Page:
The best book I read in 2007 was, without doubt, Carole Spencer's book
Holiness: The Soul of Quakerism. An Historical Analysis of the Theology of Holiness in the Quaker Tradition.
Milton Keynes: Paternoster, 2007.
Sounds dull? Think again!
Quakerism had never interested me. I always thought it a somewhat off-beam religious movement that was basically all about pacifism, the inner light (as opposed to the Bible), and silent meetings. Safe to say I was not falling over myself to read this book. But once I started reading I was hooked.
Spencer's basic thesis is that the essence of Quaker spirituality, as seen in the history of the movement, is 'holiness', understood as 'the direct experience of God culminating in divine union.' This 'perfection' is the culmination of a work of divine grace and is sustained by a synergy of grace and works (i.e., loving God and neighbour, and obeying the indwelling Christ).
The Quakers desired to create contemplative communities of committed, spiritually awakened people. They built radical, monastic-like communities of disciples that adopted some subversive practices (including simplicity and pacifism).
The Quakerism she tracks through history is Christ-centred, Bible-based (honest!), Spirit-filled, discipleship-focused and very deeply inspiring. (And, for the record, there were quite a few Quaker evangelists and many Quaker meetings were not silent). In many ways it was a kind of proto-charismatic movement blended with theological ideas from the Greek Fathers and monsatic movements.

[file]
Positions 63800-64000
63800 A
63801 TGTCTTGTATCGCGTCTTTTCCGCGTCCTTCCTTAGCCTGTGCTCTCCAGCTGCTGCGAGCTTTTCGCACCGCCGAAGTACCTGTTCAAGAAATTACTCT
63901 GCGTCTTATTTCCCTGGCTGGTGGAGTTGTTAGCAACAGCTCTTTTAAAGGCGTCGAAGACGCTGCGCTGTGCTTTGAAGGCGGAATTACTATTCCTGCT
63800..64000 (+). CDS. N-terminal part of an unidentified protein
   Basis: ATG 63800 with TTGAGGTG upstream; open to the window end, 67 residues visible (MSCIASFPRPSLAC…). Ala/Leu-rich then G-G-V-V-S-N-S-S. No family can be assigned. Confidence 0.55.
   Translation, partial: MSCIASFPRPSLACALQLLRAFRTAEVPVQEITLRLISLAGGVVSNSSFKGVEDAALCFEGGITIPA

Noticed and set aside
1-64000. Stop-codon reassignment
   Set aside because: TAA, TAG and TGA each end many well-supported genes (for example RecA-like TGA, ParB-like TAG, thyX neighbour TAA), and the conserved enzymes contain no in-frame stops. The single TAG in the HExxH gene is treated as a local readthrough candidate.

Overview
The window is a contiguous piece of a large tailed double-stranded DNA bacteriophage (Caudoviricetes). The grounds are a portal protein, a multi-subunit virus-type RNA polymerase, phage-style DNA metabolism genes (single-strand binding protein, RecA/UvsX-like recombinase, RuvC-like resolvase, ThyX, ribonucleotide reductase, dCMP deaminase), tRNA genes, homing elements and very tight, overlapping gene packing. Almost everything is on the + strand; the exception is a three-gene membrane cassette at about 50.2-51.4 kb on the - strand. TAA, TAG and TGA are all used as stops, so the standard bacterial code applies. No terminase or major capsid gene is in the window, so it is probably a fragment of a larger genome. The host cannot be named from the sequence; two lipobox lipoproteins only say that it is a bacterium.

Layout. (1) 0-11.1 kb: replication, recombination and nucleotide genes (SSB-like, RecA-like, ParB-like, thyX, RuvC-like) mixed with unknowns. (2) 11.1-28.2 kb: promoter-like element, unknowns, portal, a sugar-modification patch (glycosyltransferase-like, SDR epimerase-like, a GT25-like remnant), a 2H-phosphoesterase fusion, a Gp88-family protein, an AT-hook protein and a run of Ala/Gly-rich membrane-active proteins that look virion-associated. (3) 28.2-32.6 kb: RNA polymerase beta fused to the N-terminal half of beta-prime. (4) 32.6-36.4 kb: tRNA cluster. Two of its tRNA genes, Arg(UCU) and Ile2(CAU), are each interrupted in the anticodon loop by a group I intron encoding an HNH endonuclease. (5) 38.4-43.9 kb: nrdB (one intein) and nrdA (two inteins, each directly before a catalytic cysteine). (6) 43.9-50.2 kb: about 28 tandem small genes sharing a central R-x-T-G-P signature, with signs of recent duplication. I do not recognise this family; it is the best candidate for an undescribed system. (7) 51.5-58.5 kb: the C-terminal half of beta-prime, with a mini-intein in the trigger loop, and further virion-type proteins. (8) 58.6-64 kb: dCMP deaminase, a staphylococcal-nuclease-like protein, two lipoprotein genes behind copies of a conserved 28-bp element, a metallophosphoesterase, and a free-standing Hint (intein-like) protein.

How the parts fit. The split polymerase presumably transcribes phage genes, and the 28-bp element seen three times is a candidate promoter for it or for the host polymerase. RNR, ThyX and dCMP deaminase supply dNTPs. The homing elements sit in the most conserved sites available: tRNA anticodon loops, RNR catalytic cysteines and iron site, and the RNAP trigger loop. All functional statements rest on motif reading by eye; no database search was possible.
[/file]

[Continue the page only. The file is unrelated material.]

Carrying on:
Of course, the story is much more complex and messy than that (as the book reveals) and the 20th C in particular saw some unfortunate trajectories in the tradition away from its Christian roots. However, the post-Christian kinds of Quakerism that seem so common in the UK now are, on my reading of Spencer's account, a betrayal of the Quaker tradition. They are not essentially Quaker at all but something new.
When the rubber hits the road I don't think I could be a Quaker - certainly not in the UK where liberalism rules. However, I found myself finding real and deep spiritual inspiration from this radical movement. It is a tradition that - in its classical forms at least - I am now convinced has a lot to contribute to Christian spirituality. I almost want to become a Quaker!!! And, God willing, perhaps I can still aspire to be Quaker-like.
So, "Thank you so much Carole for showing me new spiritual riches in this inspirational tradition."
- Robin Parry
- Robin Parry is the husband of but one wife (Carol) and the father of the two most beautiful girls in the universe (Hannah and Jessica). He also has a lovely cat called Monty (who has only three legs). Living in the city of Worcester, UK, he works as an Editor for Wipf and Stock — a US-based theological publisher. Robin was a Sixth Form College teacher for 11 years and has worked in publishing since 2001 (2001–2010 for Paternoster and 2010– for W&S).